Pressure Points, Session 2: Greed

By Jared C. Wilson

Greed: How to Like (Not Love) Money and Stuff

In a society that hands out credit cards like Tic Tacs®, accumulating debt is just par for the course. Jesus talked about money and possessions so much you’d think His audience was typically full of rich people. It wasn’t, of course. He just knew what’s at the heart of every one of us, rich or poor, workaholics or lazybones—the love of stuff. Perhaps no snare is more common to fallen people than greed.


Tunnel vision about acquiring money creates such busyness, such a frantic, single-minded pursuit, that it prevents us from properly caring for those around us or even for ourselves. Greed traps us in three significant ways:

 1. Greed traps us with its insatiability.

Ecclesiastes 5:10 says, “The one who loves money is never satisfied with money, and whoever loves wealth is never satisfied with income. This too is futile.”

There’s nothing wrong with making money, but when making money becomes a primary motivation for life itself, greed takes over.  Many people deceive themselves into thinking they’ll stop pursuing wealth once they’ve gotten “there”—wherever there is. But when they arrive at their goal, suddenly there has become here, and there’s another there to get to.

2. Greed traps us with its related sins.

Paul warned Timothy: “For the love of money is a root of all kinds of evil, and by craving it, some have wandered away from the faith and pierced themselves with many pains”  (1 Timothy 6:10).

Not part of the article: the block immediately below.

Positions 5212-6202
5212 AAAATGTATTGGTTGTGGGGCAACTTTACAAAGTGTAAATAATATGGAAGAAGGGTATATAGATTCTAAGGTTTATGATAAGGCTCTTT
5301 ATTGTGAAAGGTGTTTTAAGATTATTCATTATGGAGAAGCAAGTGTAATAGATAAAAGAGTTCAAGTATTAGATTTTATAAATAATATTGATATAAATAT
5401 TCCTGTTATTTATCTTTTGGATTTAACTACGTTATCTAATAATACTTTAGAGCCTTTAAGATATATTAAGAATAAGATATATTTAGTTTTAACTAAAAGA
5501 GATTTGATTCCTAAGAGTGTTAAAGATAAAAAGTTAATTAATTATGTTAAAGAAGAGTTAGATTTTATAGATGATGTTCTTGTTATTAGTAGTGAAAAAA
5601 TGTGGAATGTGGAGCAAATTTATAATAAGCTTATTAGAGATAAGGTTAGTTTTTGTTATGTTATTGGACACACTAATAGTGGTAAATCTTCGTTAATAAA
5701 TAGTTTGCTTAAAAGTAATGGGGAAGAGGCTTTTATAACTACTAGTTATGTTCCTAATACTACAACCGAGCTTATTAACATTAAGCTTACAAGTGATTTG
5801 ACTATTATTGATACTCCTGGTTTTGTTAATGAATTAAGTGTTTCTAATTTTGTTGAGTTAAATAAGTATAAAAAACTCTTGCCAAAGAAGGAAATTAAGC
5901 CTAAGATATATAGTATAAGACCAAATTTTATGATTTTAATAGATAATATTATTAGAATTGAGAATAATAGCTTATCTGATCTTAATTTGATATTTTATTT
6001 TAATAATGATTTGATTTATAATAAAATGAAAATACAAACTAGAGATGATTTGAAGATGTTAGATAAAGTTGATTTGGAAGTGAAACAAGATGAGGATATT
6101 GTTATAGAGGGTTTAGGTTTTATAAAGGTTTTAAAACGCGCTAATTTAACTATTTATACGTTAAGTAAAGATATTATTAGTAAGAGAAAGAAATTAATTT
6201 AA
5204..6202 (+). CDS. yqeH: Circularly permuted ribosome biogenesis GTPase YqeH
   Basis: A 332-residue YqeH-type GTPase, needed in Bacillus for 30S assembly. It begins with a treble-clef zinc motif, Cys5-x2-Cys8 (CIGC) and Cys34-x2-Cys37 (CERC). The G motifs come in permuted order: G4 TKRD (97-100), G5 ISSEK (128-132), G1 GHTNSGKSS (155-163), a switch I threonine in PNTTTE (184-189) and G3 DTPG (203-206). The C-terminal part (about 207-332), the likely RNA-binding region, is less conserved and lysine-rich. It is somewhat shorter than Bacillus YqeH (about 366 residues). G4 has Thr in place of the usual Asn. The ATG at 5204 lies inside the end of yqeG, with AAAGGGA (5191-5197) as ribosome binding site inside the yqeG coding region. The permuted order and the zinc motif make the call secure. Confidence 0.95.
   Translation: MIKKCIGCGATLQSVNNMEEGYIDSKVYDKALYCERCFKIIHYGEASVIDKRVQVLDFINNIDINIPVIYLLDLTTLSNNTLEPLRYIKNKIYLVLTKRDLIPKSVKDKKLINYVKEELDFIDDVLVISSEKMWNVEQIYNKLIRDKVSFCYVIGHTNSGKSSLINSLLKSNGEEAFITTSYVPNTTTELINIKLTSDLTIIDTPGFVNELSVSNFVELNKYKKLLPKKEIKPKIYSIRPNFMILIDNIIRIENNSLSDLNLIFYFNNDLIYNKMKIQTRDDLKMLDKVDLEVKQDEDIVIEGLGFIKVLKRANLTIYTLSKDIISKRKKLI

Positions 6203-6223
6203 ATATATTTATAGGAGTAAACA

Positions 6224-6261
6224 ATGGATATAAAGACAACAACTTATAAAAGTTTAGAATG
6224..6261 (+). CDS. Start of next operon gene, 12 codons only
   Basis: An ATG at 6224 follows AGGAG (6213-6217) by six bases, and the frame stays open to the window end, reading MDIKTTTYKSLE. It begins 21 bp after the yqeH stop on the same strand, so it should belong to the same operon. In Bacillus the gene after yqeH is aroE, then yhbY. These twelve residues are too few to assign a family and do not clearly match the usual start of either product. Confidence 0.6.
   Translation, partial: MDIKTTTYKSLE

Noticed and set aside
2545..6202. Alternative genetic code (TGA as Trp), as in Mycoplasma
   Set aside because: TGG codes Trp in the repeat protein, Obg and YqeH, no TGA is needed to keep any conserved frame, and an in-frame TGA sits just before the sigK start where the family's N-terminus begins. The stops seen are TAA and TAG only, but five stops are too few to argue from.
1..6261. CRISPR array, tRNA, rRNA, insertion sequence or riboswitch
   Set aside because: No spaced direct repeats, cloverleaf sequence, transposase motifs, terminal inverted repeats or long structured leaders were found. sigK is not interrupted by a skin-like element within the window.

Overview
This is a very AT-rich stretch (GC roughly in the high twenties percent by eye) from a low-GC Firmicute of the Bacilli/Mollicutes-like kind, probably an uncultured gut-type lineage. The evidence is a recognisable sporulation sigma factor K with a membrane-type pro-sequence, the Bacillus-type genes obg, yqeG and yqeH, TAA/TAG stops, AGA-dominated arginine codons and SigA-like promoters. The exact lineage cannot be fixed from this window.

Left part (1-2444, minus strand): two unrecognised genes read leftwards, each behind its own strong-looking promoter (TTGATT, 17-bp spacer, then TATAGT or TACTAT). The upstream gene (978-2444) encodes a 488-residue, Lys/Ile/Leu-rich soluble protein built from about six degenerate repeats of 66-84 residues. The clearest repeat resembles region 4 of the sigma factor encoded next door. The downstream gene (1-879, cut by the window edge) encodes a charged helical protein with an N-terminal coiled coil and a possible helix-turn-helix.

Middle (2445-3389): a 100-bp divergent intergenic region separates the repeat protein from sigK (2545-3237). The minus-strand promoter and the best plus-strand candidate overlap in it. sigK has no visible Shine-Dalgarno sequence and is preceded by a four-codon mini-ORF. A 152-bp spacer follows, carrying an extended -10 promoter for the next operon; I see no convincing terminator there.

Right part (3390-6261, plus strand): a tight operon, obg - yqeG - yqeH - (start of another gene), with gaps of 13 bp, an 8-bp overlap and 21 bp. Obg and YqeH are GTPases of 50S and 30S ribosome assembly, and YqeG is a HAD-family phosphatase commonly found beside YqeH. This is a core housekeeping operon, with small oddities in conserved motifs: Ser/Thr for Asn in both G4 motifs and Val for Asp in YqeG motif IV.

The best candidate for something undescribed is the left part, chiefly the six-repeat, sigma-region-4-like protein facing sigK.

When we give ourselves over to greed, we open the door to all kinds of attendant sins. Greed can lead us to justify unethical business practices or outright theft. It can lead us to treat others with jealousy or contempt if they stand in our way or have what we want.

3. Greed traps us in ruin.

Sadly, financial devastation is just one way greed lays a trap for our ruin. It also snares us when we place a high value on money and possessions. If our heart is where our material treasures lie, our heart will be crushed when those treasures are gone—not if those treasures are gone, mind you, but when.

Proverbs 11:4 says, “Wealth is not profitable on a day of wrath, but righteousness rescues from death.”

The kingdom of God operates on a completely different system of currency. Jesus instructs us to hold stuff loosely. If somebody asks for your shirt, give him your coat, too. These aren’t ways to become rich—unless the reward we have in mind isn’t monetary. Jesus said that whatever is most precious to us will receive our greatest care and praise. And that’s why greed is ultimately not about what we do in our jobs or with our bank accounts, but what’s in our hearts.

Excerpt from Seven Daily Sins (Nashville: LifeWay Press, 2012), 58-73. Click here or on the book cover to order this resource from


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